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Child's death can spur the onset of psychosis.


Trauma associated with the death of a child might contribute to the onset of psychosis, according to an analysis of data from the National Comorbidity Survey Replication.

Findings from this cross-sectional survey that suggest the trauma of losing a child could be an etiologic factor in the onset of psychosis are a significantly later age of onset of psychosis in those experiencing the loss, onset within a year of the trauma in many subjects, and the specificity of the association with psychosis compared with the association for other psychiatric conditions, Jordan E. DeVylder of Columbia University, New York, and his colleagues reported.

These findings build on the increasing evidence of an association between various types of trauma exposure and psychosis. For example, in the National Comorbidity Survey, childhood physical abuse significantly predicted psychosis, and cumulative trauma exposure was found to increase the likelihood of psychosis in a dose-response fashion--a finding replicated in subsequent studies.

In the current study, 409 of 6,458 participants in the National Comorbidity Survey Replication (NCS-R) reported the death of a child, and 251 reported a lifetime psychotic experience.

There was a statistical trend toward a higher incidence of psychosis among those who had lost a child, with 18/409 of those who had lost a child also having a psychotic experience (odds ratio, 1.52), the investigators said (Psychiatry Res. 2012 Aug. 29 [doi:10/1016/j.psychres.2012.08.008]).

A child's death significantly predicted age of onset of psychosis (age of onset was 36.4 and 27.2 years for those experiencing and not experiencing child loss). After demographic factors, number of children, and co-occurring diagnoses were controlled for, a main effect of child death was seen, as was an interaction between child loss and gender; the effect of bereavement on age of psychosis onset was greater for men than for women.

Also, psychosis onset followed child loss in nearly 60% of participants (4 of 4 males, and 6 of 13 females), and in 60% of those subjects, psychosis onset was within 1 year of child loss.

The specificity of the association between child loss and psychosis was evaluated using additional regression models. After investigators controlled for confounding variables such as number of living children, age, female gender, non-white race, foreign birth, and other psychiatric conditions, child loss did not have a significant effect on age of onset for six other conditions, including posttraumatic stress disorder, major depression, substance abuse, generalized anxiety disorder, mania, and social phobia.

"The presented results together demonstrate that, in some individuals, child loss may contribute specifically to the onset of psychotic experience, but not other psychiatric conditions, even when controlling for confounding factors," the investigators wrote.

Participants in the NCS-R were U.S. adults aged 18 years or older who were surveyed between February 2001 and April 2003. The investigators "examined the relationship between child loss and age of psychosis onset, building on prior population-based studies by using a measure of trauma exposure that is less likely to be underreported or subject to recall bias, by examining psychosis onset rather than prevalence, and by controlling for co-occurring conditions," they said.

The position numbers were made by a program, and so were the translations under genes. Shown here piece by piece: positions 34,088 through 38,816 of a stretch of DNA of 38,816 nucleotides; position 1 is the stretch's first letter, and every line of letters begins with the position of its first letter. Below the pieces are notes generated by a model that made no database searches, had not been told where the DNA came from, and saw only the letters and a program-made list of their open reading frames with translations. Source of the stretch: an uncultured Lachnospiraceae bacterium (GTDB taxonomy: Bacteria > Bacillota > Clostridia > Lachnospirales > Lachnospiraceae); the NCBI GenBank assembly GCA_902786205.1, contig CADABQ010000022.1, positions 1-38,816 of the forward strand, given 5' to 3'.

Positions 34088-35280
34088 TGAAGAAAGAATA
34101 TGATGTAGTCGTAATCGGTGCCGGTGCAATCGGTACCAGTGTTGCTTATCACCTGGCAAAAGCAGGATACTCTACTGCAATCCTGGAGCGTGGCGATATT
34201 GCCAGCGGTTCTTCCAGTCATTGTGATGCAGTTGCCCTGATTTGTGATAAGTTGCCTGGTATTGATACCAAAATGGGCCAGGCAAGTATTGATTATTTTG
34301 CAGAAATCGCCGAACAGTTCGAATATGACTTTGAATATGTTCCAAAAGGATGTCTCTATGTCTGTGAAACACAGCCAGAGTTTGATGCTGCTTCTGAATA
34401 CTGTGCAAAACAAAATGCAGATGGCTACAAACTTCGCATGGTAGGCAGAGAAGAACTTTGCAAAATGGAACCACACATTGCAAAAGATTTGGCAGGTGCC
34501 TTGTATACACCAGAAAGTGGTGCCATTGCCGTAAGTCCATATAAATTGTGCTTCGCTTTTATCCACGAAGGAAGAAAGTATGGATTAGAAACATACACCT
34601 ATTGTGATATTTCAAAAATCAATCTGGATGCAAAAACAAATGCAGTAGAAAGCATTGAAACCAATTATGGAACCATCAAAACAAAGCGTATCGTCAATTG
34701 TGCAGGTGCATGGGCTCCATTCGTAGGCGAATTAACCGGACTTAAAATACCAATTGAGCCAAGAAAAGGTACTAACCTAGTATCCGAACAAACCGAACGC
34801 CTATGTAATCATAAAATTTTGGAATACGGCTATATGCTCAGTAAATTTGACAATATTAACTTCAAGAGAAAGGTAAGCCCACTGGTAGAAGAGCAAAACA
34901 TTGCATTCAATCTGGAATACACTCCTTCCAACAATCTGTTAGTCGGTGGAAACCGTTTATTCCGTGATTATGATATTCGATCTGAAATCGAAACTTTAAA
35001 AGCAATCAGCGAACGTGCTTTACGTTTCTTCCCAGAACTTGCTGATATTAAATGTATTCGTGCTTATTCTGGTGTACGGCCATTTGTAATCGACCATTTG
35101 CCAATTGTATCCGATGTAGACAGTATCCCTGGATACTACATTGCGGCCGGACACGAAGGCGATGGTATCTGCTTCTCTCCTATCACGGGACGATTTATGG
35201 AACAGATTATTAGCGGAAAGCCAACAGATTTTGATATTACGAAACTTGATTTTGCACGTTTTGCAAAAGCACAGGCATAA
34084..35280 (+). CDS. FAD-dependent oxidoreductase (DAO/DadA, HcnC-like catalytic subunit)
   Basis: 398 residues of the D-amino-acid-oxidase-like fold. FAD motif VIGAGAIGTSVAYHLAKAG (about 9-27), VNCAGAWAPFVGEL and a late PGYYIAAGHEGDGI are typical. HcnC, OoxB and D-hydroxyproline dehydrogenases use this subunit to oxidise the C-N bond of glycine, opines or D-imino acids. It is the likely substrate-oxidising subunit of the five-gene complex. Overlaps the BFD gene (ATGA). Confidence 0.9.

The main finding of this study is that child loss is associated with a later age of onset of psychosis among a large sample of people with a lifetime psychotic experience. However, it is of particular interest that psychosis onset occurred within 1 year of the loss of a child in a large proportion of those who experienced child loss (35.3% of the total sample), the investigators said.

This demonstrates a very close temporal relationship between child loss and psychosis in some individuals, confirming findings from a prior study of patients undergoing psychiatric hospitalization in the year after the loss of a child and extending those findings to nonhospitalized parents who experienced psychosis.

Furthermore, the lack of an effect of child loss on six other psychiatric conditions suggests that the relationship may be specific to psychosis and "not reflective of a broader influence of child loss on global mental health," they noted.

The fact that the overall increase in the odds of developing psychosis among those who experienced child loss did not reach statistical significance was not surprising, given the unlikelihood that most people with psychosis experience child loss--and that most people experiencing child loss develop psychosis.

"Trauma is only one of the many contributing factors in psychosis onset, and child loss is one particular trauma--therefore its singular influence was expected to be present but not overwhelming," they explained.

Though limited by the small number of bereaved parents reporting a lifetime psychotic experience and the failure of nearly one-third of those surveyed to nswer the child loss item, the data are clinically relevant with respect to planning treatment for adults who have lost a child, the investigators concluded.


Major Finding: A child's death significantly predicted the age of onset of psychosis (age of onset was 36.4 and 27.2 years for those experiencing and not experiencing death of a child).

Data Source: The data came from a sample of 6,458 participants in the National Comorbidity Survey Replication, a cross-sectional survey.

Disclosures: Dr. DeVylder reported having no relevant financial disclosures.
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Title Annotation:MENTAL HEALTH
Author:Worcester, Sharon
Publication:Internal Medicine News
Article Type:Survey
Date:Oct 1, 2012
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